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Devil in the Details

Jennifer Traig

(Little, Brown & Company)

Scenes From an Obsessive Girlhood

Whatever you are, be a good one.
—Abraham Lincoln


Devil in the Details is the memoir of a crafty Jewish girl afflicted with a variety of mental and social issues. Jennifer Traig attempts to discuss her obsessive-compulsive disorder and anorexia as they affected her and her family through the adolescent and young adult, but the book never quite makes a clear statement. Somewhere in recounting the details, Traig lost me.


The book begins with a primer of sorts on obsessive-compulsive disorder, particularly scrupulosity, Traig’s specific affliction. Scrupulosity is, for lack of more sophisticated terms, religious obsessive compulsivity. Beginning at age three, and throughout the rest of her youth and young adulthood, Traig was plagued with bouts of scrupulosity. Every so often, as she tells it, a flare-up would occur and all hell would break loose. As an additional quirk, Traig’s scrupulosity did not occur in the context of general religiosity, but in that of Orthodox Judaism, a faith that she describes as fraught with craziness already. She explains, “with all the swaying, flailing, and outbursts, a Jewish congregation could easily be mistaken for a Tourette’s convention.” Readers are treated to exhaustive educations on Orthodox eating practices, prayer guidelines, tips on keeping kosher, and a wide variety of Hebrew catch phrases.


Traig writes in the chatty familiar tone of teen magazines—assuming her readers understand her experiences, frame of references, and so on. If you haven’t dealt firsthand with simultaneous scrupulous OCD, obsessive Judaism, anorexia, and so, on, then Traig’s assertions come up somewhat empty. Traig’s discussion of the effects of these illnesses on her life reminded me of Marya Hornbacher’s Wasted, an autobiography about the author’s struggles with anorexia. Both books are a somewhat stressful read, but there is a major difference. In Wasted, Hornbacher, although she conveys a sense of hope, treats anorexia and its effects in an appropriately somber and cautious tone. In Devil in the Details, Traig paints a strangely colorful and flippant picture of a life with a host of serious mental and physical problems.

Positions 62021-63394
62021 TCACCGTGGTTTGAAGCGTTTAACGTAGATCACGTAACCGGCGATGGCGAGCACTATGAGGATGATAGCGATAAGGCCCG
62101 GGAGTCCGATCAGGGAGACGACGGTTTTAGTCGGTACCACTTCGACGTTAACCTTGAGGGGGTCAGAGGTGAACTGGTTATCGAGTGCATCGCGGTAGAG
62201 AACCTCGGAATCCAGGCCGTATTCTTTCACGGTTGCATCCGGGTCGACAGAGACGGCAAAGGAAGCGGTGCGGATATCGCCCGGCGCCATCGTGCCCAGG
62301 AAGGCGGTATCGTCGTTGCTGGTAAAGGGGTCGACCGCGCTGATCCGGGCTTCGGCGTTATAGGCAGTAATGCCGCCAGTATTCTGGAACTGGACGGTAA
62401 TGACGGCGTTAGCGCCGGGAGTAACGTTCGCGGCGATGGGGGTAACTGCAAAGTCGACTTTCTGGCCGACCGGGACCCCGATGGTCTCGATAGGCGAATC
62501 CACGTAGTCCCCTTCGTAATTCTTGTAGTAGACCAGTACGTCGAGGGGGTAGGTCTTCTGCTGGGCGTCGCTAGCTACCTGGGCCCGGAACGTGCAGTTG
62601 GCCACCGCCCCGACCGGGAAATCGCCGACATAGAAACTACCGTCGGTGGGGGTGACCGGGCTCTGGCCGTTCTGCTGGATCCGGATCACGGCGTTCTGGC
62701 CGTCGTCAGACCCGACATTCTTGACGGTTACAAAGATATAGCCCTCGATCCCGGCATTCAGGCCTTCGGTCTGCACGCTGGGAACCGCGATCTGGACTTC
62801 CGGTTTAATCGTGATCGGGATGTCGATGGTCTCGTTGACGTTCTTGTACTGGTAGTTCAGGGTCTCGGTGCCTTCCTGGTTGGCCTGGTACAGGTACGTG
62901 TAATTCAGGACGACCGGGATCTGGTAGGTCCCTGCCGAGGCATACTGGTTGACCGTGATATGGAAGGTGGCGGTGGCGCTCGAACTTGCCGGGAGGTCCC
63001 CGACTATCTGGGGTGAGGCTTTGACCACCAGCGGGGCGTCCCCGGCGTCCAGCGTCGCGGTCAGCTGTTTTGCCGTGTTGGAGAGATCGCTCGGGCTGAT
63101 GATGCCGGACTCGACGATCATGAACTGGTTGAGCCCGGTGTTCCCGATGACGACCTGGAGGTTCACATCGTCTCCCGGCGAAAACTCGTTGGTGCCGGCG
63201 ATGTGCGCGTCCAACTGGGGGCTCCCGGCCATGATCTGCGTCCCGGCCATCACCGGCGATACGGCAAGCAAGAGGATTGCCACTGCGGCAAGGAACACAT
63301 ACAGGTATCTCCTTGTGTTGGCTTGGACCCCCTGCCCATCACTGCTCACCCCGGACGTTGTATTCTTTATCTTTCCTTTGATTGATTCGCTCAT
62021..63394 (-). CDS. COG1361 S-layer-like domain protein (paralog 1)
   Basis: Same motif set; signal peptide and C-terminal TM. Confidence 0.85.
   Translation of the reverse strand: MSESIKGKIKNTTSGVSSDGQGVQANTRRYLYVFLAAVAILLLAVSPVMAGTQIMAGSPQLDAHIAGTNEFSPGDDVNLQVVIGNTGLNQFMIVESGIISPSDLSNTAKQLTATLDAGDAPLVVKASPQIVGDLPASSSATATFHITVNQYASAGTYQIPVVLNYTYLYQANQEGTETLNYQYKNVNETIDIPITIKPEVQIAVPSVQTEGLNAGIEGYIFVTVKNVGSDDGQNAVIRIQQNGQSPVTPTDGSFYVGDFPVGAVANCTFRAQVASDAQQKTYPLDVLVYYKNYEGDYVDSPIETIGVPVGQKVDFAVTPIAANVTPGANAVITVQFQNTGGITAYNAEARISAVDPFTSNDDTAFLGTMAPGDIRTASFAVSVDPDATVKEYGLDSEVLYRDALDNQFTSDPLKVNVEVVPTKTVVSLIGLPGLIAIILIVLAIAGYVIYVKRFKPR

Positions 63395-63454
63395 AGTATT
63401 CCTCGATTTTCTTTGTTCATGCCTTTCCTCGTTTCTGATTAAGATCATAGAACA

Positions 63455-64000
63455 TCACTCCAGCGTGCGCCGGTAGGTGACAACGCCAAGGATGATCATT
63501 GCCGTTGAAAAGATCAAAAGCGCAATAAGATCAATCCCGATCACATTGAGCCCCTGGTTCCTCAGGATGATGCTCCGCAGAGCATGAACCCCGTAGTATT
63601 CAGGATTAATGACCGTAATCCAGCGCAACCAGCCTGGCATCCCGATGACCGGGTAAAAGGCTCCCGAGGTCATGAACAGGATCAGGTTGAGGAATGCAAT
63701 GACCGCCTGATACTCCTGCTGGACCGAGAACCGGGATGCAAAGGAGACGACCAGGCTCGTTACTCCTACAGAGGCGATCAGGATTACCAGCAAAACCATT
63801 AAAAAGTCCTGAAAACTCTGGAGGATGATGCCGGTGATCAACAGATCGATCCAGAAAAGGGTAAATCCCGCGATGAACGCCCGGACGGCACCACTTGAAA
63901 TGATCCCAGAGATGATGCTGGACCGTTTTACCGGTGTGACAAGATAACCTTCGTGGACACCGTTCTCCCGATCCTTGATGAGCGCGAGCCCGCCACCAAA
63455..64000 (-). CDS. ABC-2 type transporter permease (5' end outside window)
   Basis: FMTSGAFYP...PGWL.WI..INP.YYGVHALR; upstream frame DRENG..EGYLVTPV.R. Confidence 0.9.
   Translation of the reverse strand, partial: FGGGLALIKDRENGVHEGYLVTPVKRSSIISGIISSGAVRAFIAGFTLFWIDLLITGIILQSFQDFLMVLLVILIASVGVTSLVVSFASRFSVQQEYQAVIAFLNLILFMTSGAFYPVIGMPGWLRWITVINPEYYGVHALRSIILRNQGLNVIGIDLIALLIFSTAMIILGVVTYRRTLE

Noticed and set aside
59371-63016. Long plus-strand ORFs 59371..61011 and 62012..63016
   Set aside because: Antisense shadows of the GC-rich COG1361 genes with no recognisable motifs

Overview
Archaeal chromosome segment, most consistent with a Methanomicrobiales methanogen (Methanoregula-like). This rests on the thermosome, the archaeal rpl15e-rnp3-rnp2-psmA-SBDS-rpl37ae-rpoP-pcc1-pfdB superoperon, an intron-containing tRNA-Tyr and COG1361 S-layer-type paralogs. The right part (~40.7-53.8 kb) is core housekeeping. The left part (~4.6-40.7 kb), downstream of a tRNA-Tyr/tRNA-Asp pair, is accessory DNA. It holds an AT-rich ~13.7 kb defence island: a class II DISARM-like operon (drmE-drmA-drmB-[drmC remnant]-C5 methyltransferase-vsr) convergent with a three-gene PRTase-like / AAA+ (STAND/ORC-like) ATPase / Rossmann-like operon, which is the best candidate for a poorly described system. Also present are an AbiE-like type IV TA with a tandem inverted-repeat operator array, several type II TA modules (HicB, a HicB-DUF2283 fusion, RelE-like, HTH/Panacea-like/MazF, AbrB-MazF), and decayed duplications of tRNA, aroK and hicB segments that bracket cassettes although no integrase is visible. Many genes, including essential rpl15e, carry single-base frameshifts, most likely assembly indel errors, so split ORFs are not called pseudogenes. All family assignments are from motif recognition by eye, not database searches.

As I read further, it seemed that the contents of the book would be more appropriate locked in a girlish teenage diary than published in a book. The anecdotes were odd and random. The admissions of personal information were better left unwritten. The entire book was bafflingly free of chronology or resolution. About one-third of the way through, Traig provided a statement that cleared my confusion as to why this subject matter seemed appropriate for a light-humored book. She said, “my family revolved around me throughout my entire adolescence.” Readers are expected to react with this same level of interest and involvement in Traig’s every word or action. The book traces her life from pre-school to college. What annoyed me as a reader was the lack of change in her life. Whether an elementary school kid carrying out an impressive routine of taps and tics, or a college student adhering to bizarre Jewish/anorexic diet plans, her family seemed to let it all go a little far. Life was centered on Traig’s diagnoses and special needs, legitimate or otherwise. Depending on the reader, what is meant to be entertaining and quirky can come across as repetitive, long-winded, and rather bizarre.


With all this distraction, I was surprised to find that I began enjoying some parts of the book. Once you grow accustomed to a setting rife with compulsions and kosher guidelines, Traig’s antics seem somewhat amusing. One area over which she has seamless command is that of the popular culture of girls in the 1980s and 1990s. Between bouts of OCD, Traig certainly kept up with styles and trends. She drops all the right names (Reebok, Hello Kitty, Esprit, etc.) to make the book a fun skip down memory lane for the 20- and 30-something female readers. Traig’s descriptions of junior high food issues, family embarrassment, and school clique politics bring her points home to readers sharing this frame of reference. She even illustrates her early conception of obsessive-compulsive disorder in terms anyone can understand: She compares it to TV witches Jeannie, Samantha, and Sabrina, whose tics and twitches “could solve any problem.” Traig assumed that if she stuck to the rituals, magic words, formulas, and lucky numbers of OCD, she would be ok too.


In the end, Traig finds that the combined effects of medications and the freedom of young adulthood bring about a sense of control over her compulsions. She conveys gratefulness for the unending support of her family and friends. “Shalom bayit,” or “peace in the home,” as Traig writes, does prevail and the book ends on a positive, if somewhat random note.

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